Mineralogical Studies of Ores
Published:January 01, 1983
High-temperature hydrothermal fluids exit from the sea floor on the East Pacific Rise at 21°N. Mixing of the hydrothermal fluids with seawater leads to the precipitation of sulfide and sulfate minerals. These precipitates may become dispersed in the water column or may aggregate to form chimney like structures and basal mounds.
Our study of the distribution and textures of minerals in chimney samples collected during 1979 suggests a relatively simple model of chimney growth. Such growth starts with the rapid formation of a highly permeable wall composed of anhydrite and minor sulfides. Vertical growth rates of 30 cm/day for new chimneys were observed in 1.981 after preexisting chimneys were razed. Mixing of seawater and hydrothermal fluid through this wall causes the precipitation of additional sulfides and sulfates, which further reduces the permeability of the chimney wall. The temperature of the hydrothermal fluid inside chimneys gradually increases, and the fluid composition approaches the composition of fluid in the chimney roots. The mineralogy of chimney interiors changes gradually in response to changes in fluid temperature and composition. As chimney exteriors become increasingly isolated from the interior hydrothermal fluid, their temperature drops and new mineral assemblages are produced by reaction of ambient seawater and the mineral assemblages of the chimney walls. Weathering assemblages similar to supergene sulfide assemblages can develop during reactions of this type.
The process of basal mound formation is less well understood than the process of chimney formation. Stockwork fracturing is characteristic of the footwall of many ophiolite-hosted massive sulfide deposits, which suggests that basal mound growth commences with intense localized fracturing of the sea floor. Fractures produced during such events provide conduits for rising hydrothermal fluids, and sulfide and sulfate mineral precipitates accumulate on the sea floor around the fractures and may form a basal mound. Chimney structures develop around larger openings, while smaller openings clog with precipitates to form a low-permeability crust on basal mounds; hydrothermal circulation beneath such a crust was discovered in 1981. The upper part of the mounds is a transition zone between low-temperature ambient seawater and the high-temperature fluid within the mound interior; this transition zone is probably zinc rich.
The geologic preservation of sulfide-sulfate deposits on the ocean floor requires burial rates that exceed the rate of oxidation and dissolution.
Figures & Tables
The Kuroko and Related Volcanogenic Massive Sulfide Deposits
This paper consists of three parts. The first is an overview of the geologic history of the Green Tuff region where all Kuroko deposits occur. The second part presents a description of the stratigraphy and an interpretation of the structural and igneous history of the Hokuroku district, the most important Kuroko mining district. The third part is an analysis of the role of submarine calderas in Kuroko genesis.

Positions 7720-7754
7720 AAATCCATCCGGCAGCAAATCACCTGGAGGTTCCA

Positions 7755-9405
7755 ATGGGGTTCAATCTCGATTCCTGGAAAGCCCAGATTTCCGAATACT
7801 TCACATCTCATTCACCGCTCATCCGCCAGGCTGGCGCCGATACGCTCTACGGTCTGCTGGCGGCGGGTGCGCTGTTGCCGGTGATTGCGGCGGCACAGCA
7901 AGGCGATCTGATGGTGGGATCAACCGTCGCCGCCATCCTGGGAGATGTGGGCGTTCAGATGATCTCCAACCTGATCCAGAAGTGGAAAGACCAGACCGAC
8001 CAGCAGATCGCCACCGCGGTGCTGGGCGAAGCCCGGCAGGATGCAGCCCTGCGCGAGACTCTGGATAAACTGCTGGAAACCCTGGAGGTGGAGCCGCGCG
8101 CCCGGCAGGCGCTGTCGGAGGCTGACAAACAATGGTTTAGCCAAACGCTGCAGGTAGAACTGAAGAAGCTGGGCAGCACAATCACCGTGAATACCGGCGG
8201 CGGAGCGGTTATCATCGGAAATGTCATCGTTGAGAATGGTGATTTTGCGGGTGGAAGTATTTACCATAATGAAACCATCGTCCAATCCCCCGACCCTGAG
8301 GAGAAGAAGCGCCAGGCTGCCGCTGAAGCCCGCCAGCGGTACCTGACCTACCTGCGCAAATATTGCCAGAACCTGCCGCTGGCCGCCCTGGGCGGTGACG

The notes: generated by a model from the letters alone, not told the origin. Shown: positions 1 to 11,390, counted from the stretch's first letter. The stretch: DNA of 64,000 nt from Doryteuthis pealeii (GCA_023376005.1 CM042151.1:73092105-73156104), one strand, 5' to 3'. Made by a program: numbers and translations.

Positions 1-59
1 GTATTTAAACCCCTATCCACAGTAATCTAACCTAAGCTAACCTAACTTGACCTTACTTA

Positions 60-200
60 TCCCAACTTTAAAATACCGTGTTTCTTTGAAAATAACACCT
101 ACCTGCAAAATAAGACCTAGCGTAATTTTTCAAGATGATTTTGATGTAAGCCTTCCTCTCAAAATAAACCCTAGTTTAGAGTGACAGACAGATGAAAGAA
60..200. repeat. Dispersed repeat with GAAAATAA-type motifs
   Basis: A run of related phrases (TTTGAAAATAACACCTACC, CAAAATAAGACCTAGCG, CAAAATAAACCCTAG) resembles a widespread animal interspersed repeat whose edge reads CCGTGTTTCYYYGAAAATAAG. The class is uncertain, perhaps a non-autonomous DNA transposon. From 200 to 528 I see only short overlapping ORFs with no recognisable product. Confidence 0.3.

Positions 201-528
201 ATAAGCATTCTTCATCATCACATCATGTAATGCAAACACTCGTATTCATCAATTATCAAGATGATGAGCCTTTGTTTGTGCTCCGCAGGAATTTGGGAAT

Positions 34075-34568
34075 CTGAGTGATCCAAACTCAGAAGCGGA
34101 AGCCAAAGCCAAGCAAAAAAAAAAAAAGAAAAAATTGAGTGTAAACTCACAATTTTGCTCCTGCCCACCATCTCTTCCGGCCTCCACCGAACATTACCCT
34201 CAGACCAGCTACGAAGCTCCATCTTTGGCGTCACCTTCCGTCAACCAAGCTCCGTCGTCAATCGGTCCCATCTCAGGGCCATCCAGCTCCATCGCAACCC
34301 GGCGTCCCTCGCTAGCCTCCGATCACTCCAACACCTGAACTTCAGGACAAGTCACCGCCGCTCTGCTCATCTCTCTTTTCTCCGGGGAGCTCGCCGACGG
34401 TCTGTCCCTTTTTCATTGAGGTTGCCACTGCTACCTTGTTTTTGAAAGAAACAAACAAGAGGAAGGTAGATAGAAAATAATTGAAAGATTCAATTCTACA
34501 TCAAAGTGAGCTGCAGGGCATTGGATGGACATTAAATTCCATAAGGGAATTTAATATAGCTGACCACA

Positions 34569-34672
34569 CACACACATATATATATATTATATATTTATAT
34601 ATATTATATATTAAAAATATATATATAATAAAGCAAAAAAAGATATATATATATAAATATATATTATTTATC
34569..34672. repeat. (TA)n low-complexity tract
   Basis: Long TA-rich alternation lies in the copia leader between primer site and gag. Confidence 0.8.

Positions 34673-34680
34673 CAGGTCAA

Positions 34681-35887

The sequence and causes of the major geologic events that have occurred in Japan and its vicinity since the Cretaceous are interpreted as follows: (1) an active but shallow-dipping north-northwestward subduction of the Pacific plate under the Asian continent during a period from approximately 130 to 65 m.y. ago resulted in ilmenite series magmatism in the outer zone of Japan, then still a part of mainland Asia; (2) about 65 to 40 m.y. ago, the direction of the subducted Pacific plate changed to westward and the angle of subduction steepened, initiating back-arc spreading in the Japan basin province and migration of Japan away from the Asian mainland until about 30 m.y. ago; (3) during the period 65 to 30 m.y. ago, the basaltic crust created in the Japan basin province was subducted eastward under the Yamato Ridge province, resulting in calc-alkaline and magnetite series igneous activity in the inner zone of Japan; (4) about 25 m.y. ago, the first sea (proto-Japan Sea) was formed in the Japan basin province as a result of the eustatic rise of the sea following cessation of spreading there about 30 m.y. ago; (5) back-arc spreading was active in the Yamato basin province during the period between 25 and 5 m.y. ago, cansing bimodal volcanism and subsidence in the flanking Inner Honshu and Yamato Ridge provinces [the Hokuroku basin (i.e., a Kuroko-bearing basin), Niigata oil field basin, and Akita oil field basin were all fault-bounded, deep (>2,500 m) marine basins created by rapid subsidence of crustal blocks within a few million years around 17 m.y. ago, although Kuroko mineralization and the accumulation of organic matter were not synchronous]; and (6) the dip of the subducted Pacific plate returned to a shallow angle about 5 m.y. ago, causing the cessation of back-arc spreading and the initiation of subsidence of the Yamato basin province and uplift of the flanking Inner Japan and Yamato Ridge provinces. The Green Tuff activity is, therefore, synonymous with the tectonic and igneous activity that accompanied the formation of the Japan Sea and the Japanese islands during the period from ~65 m.y. ago to the present.